These policies’ persistence for example, in creating schools where everything hinges on “student achievement,” as measured by standardized test scores, guarantees that a certain number of students will fail, and that “there will always be losers.” Kohn reinforced the increasingly obvious point that the students who tend to fail under this system come from the vocational track, or low-income families. Often, they are also students of color, as well as Special Education students, and students whose first language is not English. They are students who, for whatever reason, are least acclimated to the dominant culture’s value system and methods of constructing and measuring knowledge.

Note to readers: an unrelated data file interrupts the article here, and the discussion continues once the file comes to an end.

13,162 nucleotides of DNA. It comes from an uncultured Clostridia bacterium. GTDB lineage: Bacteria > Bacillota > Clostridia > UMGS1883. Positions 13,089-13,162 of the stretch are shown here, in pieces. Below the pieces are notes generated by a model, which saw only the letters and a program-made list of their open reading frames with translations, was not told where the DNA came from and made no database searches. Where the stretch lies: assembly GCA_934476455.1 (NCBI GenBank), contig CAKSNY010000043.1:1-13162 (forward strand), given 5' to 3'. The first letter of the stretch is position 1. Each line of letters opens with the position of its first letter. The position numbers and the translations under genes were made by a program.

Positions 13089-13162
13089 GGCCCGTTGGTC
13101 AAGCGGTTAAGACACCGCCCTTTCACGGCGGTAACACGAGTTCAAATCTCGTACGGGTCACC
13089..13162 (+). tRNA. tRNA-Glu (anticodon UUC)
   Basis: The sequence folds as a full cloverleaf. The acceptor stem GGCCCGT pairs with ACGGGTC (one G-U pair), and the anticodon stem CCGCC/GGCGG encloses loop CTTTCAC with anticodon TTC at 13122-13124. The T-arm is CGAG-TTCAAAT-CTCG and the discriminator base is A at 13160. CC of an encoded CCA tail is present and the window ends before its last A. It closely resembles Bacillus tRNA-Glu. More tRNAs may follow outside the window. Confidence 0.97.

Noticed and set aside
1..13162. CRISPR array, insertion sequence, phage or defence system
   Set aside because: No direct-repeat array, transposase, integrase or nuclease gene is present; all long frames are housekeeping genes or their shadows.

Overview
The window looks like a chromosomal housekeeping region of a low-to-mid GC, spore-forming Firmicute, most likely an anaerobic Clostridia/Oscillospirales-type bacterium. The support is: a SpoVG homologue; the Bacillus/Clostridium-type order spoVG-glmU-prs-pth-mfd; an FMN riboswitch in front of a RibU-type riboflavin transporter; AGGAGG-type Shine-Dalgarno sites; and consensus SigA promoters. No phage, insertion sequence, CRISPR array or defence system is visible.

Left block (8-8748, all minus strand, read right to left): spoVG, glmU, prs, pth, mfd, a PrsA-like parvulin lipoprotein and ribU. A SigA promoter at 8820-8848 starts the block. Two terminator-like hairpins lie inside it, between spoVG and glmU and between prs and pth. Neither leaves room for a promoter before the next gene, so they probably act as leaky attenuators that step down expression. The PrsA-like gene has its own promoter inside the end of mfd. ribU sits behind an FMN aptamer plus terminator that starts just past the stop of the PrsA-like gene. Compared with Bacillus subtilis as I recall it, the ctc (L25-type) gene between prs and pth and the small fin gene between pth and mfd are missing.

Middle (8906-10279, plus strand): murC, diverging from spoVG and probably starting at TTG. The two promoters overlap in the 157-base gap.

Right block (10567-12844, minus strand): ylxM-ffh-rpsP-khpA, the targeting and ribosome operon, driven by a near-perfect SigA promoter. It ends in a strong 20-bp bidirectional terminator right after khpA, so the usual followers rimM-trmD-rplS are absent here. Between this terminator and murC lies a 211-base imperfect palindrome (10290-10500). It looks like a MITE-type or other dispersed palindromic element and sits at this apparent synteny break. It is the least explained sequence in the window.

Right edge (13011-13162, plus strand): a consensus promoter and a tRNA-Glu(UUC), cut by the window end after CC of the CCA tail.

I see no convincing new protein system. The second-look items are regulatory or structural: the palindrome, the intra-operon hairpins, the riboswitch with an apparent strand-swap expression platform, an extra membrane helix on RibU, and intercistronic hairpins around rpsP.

In Kohn’s view, this system then guarantees that white, affluent, English speakers are always ahead of the game, and it is their version of success that sets the standard for everyone else. Kohn even went so far as to say that the current standardized education system we offer students amounts to “educational ethnic cleansing in America.”
Pushing all students to get higher scores on standardized tests, Kohn said, “measure[s] what matters the least” in education, such as rote memorization and test-taking skills.
Instead, Kohn asked those in the packed room to think about paying attention to “students’ achievements.” For Kohn, real achievement and deep thinking come from interdisciplinary, project-based learning, and is far more likely to produce meaningful, life-long growth for students. It is important, Kohn said, to call attention to the “unethical” ranking of schools according to test scores in order to create an authentic culture of learning.